The idea of integrating the jetpacks with JPA's Speeder flying motorcycle platform is an interesting one. We're interested to learn exactly what this anonymous South-East Asian military force plans to do with the jetpacks. They're ear-splittingly loud, and they're not the sort of thing you can just throw on and jump into the sky, requiring fireproof suits, helmets and little buckets of water to douse the jets in when you land.

David Mayman wears an early JB-9 jetpack
David Mayman wears an early JB-9 jetpack

On the other hand, they're also incredibly impressive in action – fast, agile and capable of staying aloft on kerosene fuel some 10-20 times longer than the rocket belts of old, which would run out of hydrogen peroxide in 30 seconds at the absolute most. So it's a very new kind of vehicle to slot into a military portfolio, and we're fascinated to learn where they find their place.

Source: Jetpack Aviation

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13 comments
13 comments
paul314
They would scare the living daylights out of unarmed crowds.
Steven Clarkson
I like the jetpack but i do not like to comment wrt military application.
I would like to see it being used in a peaceful way.

michael_dowling
Stealth is out with these belts-the bad guys could hear you coming half a mile out. I can see how they might help in getting first responders to difficult to access locations.
MikeDalton
For military use, jet pack vs drone immediately comes to mind. No thanks.
paleochocolate
Probably Singapore or Brunei.
paleochocolate
@Steven Clarkson Any advantage is welcome in the military. There is actually no better application for new tech like these than military one. It may be greatly beneficial for a country's geopolitics. After all we don't live in a post scarcity world, nations still need military leverage to attain parity and keep the peace. The significance of power shouldn't be dismissed, the utopic idea of universal peace is so far away, current peace is extremely fragile and more conflict is still to come in the next 20 years given the current geopolitical climate. And this isn't wrong per se, just logical and inevitable.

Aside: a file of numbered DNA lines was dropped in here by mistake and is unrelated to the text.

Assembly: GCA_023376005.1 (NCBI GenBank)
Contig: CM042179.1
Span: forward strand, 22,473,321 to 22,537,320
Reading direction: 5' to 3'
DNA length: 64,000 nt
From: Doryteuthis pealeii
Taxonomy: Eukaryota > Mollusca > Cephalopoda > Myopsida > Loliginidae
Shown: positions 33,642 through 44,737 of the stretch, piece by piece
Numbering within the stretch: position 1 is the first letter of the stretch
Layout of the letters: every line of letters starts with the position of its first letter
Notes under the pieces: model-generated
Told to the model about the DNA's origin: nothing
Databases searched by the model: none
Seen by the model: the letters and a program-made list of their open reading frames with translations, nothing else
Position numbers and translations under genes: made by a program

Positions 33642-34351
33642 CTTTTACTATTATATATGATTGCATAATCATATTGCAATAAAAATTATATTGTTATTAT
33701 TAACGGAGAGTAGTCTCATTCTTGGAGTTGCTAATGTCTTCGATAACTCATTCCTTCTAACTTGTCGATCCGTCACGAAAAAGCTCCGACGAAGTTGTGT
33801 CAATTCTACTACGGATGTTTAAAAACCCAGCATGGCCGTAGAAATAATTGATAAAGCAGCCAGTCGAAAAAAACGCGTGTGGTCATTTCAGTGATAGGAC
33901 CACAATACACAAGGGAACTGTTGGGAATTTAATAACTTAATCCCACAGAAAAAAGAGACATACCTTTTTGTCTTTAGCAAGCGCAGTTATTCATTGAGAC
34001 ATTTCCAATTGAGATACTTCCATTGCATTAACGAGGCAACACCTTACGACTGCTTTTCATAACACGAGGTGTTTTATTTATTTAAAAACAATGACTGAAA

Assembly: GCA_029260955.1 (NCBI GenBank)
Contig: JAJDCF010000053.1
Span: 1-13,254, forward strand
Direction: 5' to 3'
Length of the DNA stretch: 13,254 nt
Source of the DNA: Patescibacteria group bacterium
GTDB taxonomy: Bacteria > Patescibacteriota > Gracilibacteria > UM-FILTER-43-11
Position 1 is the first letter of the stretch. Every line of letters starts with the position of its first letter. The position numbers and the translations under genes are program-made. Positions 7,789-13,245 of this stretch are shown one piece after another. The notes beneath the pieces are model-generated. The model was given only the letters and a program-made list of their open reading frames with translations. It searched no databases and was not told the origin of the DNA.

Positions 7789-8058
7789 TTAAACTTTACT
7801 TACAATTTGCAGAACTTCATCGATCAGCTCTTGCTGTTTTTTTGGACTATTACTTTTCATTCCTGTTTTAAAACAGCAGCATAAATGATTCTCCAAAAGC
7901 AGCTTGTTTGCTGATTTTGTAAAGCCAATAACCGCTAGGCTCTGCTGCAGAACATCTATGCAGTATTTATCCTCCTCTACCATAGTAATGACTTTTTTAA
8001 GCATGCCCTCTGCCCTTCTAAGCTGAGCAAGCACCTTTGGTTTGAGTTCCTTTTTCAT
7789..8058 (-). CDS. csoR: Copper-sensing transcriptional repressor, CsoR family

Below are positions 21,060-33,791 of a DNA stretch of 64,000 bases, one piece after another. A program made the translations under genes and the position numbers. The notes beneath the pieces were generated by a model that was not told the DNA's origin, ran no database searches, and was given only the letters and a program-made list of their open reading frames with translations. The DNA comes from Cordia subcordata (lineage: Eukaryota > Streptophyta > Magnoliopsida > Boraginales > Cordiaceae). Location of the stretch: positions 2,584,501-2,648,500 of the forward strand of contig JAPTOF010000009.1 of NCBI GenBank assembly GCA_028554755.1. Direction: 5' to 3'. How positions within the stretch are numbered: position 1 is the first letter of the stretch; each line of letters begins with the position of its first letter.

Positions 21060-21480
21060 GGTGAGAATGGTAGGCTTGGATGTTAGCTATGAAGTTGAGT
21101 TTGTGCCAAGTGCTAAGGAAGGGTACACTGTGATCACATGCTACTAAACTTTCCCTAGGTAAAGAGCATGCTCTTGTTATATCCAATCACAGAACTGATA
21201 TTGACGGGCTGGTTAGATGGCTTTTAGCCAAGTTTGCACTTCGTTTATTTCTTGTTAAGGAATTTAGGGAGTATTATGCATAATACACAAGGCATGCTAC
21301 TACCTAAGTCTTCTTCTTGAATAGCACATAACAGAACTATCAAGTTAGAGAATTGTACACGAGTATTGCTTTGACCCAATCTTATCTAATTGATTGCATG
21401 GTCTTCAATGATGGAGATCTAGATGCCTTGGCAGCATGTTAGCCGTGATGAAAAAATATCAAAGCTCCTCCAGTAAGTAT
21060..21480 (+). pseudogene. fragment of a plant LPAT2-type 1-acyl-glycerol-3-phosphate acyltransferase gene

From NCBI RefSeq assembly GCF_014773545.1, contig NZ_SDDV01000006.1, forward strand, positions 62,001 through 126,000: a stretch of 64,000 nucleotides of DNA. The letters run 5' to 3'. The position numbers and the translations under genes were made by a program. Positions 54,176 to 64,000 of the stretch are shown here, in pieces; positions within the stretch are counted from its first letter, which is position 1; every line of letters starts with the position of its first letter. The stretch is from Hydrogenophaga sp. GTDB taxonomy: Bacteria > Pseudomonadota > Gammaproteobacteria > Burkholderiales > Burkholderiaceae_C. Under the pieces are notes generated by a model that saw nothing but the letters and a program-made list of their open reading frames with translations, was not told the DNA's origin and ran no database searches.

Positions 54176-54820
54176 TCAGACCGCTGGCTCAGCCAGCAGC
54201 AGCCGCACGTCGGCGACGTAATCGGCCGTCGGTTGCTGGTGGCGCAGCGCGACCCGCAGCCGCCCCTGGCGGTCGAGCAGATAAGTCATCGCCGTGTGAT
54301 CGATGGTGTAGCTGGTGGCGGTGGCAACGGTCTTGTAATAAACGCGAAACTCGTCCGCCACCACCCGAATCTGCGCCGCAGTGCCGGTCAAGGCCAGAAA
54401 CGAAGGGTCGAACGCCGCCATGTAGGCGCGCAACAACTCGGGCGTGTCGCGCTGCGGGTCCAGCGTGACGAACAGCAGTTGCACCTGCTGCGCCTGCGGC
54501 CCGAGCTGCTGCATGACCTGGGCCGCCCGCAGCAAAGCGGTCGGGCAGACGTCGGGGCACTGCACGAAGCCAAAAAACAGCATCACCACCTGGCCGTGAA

Pablo
At 3-6 minutes air time, they’re not going to sell like hot cakes yet, but when they’re quieted down, run time goes up 10x and price comes down 10x...
HoppyHopkins
I really like the two engine deign, but I would raise their location a bit higher for a bit more stable center of gravity and to allow a greater fuel load and increased flight duration. If it could fly for 30 minutes or an hour, it would be a tactical advantage, and would make a great self rescue device for downed pilots.
That said, I would find it hillarious if the buyer was Vietnam and they used it against China's spurious claims to the South China Sea area
Edward Taylor
It's going to be really interesting to see how the fly-by-wire JB12 evolves alongside the human-movement version by Gravity in the UK... Same outcome but two very different approaches. Also @Loz Blain, do you have any data on fuel burn and expected flight time? I suspect this was one of the limiting factors with 15 - 20 minutes of flight being the likely window with JET A-1...
ridgetopboy
Que the flying monkeys